The Manhattan Project

In partnership with the National Museum of Nuclear Science & HistoryNational Museum of Nuclear Science & History

Hanford, WA

Harry Petcher

Harry Petcher's flat feet meant he couldn't be drafted, but still had an obligation to work for the war effort. After working as a Signal Corps clerk in Chicago, Petcher moved to Hanford with his wife, where they went to work in the mess hall. Petcher soon became head of Hanford's massive box lunch department, where he oversaw tens of thousands of box lunches being made every day. In twenty months at Hanford, the staff serrved 3,088,480 box lunches.

Bob Bubenezer

Bob Bubenezer was supervisor of Hanford plant protection for DuPont from 1943 until early 1945. Though he helped maintain order in Hanford, he said that he "got no pleasure in putting people in prison." After the war, he worked in the construction industry in the Midwest.

Bill Bailey's Interview

[At top is the edited version of the interview published by S. L. Sanger in Working on the Bomb: An Oral History of WWII Hanford, Portland State University, 1995.

For the full transcript that matches the audio of the interview, please scroll down.]

Book Version:

Bill Bailey

Dewitt "Bill" Bailey was originally from New Albany, Mississippi, and was working at an Alabama shipyard when he heard of the job opportunities in Hanford. At Hanford he worked as a special material handler for DuPont, and experienced the regime of intense compartamentalization and secrecy.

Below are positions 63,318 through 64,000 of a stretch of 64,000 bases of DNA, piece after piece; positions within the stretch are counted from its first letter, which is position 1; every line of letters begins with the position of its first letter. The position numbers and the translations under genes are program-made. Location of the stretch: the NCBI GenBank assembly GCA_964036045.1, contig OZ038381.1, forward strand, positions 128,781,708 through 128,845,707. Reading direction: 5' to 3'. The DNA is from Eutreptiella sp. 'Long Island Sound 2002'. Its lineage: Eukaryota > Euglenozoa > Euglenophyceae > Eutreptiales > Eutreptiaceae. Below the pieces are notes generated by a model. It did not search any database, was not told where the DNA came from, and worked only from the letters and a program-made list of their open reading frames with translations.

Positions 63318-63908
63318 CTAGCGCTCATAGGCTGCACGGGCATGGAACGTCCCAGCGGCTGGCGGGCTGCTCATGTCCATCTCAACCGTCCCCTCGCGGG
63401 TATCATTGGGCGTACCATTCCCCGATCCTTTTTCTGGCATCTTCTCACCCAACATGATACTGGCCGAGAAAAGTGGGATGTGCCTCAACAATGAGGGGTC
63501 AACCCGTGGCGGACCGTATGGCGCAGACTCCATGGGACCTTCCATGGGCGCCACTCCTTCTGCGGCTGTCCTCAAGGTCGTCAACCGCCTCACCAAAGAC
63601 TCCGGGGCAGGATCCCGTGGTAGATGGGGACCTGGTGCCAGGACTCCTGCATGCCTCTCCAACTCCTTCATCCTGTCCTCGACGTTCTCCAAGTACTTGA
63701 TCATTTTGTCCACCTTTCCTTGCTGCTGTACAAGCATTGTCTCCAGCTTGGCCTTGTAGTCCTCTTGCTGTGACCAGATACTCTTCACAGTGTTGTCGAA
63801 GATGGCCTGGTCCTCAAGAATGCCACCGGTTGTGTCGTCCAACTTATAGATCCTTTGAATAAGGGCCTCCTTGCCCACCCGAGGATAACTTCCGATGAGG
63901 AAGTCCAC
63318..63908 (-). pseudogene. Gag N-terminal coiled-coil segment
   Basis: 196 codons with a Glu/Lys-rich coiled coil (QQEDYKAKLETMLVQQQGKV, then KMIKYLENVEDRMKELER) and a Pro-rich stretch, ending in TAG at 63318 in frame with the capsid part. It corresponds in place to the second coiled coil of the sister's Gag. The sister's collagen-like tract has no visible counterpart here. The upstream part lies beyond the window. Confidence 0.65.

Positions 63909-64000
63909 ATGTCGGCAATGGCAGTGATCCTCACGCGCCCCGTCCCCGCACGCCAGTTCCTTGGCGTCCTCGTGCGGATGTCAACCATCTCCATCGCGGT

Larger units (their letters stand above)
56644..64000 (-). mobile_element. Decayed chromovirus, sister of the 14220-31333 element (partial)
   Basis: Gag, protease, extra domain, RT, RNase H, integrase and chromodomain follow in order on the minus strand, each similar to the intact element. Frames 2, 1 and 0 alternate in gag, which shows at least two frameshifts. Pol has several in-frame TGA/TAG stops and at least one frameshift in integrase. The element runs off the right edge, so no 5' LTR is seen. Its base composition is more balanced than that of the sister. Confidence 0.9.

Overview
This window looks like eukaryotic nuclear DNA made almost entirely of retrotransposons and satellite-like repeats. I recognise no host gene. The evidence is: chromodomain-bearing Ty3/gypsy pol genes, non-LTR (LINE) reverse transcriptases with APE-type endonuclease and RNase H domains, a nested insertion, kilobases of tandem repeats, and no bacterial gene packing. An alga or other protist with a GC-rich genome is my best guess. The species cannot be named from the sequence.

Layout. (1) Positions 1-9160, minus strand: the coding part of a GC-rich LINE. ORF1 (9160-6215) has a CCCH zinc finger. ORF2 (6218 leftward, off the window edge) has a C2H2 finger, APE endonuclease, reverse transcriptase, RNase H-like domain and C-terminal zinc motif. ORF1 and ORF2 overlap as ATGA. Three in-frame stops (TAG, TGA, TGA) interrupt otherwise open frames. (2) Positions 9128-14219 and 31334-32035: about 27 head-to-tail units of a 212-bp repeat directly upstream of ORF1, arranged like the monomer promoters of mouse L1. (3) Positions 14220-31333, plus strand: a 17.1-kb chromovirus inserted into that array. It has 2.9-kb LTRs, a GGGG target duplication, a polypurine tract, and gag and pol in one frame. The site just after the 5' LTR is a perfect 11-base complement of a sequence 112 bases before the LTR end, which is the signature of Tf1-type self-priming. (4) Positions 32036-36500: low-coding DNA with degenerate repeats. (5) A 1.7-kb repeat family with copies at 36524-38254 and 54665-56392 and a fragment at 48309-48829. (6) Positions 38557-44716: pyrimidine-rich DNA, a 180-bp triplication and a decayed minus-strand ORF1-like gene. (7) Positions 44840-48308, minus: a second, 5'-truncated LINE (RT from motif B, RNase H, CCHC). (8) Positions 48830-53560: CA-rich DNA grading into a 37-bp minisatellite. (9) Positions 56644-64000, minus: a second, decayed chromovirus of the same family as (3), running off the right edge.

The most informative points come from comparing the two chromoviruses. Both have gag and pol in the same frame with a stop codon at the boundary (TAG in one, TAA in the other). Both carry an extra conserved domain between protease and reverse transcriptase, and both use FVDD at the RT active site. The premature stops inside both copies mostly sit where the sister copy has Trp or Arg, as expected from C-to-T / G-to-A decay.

David Hall's Interview

[At top is the edited version of the interview published by S. L. Sanger in Working on the Bomb: An Oral History of WWII Hanford, Portland State University, 1995.

For the full transcript that matches the audio of the interview, please scroll down.]

Book version:

David Hall

David Hall and his wife, the late Jane Hamilton, went as a team to Hanford. Also a physicist, she worked in the medical-safety division. In later years, he became head of the reactor division at Los Alamos and Jane Hamilton was the assistant director at Los Alamos. 

Dale Babcock

Dale Babcock was a physical chemist and colleague of Crawford Greenewalt, himself a chemical engineer who married a Du Pont and eventually became president of the company. Greenewalt had been working in the development of nylon, but had to put that aside when he became technical director of the firm's Manhattan Project contracts. Greenewalt took Babcock and a few other close Du Pont colleagues with him into the new world of atomic energy.

C. N. Gross's Interview

[At top is the edited version of the interview published by S. L. Sanger in Working on the Bomb: An Oral History of WWII Hanford, Portland State University, 1995.

For the full transcript that matches the audio of the interview, please scroll down.]

Book version:

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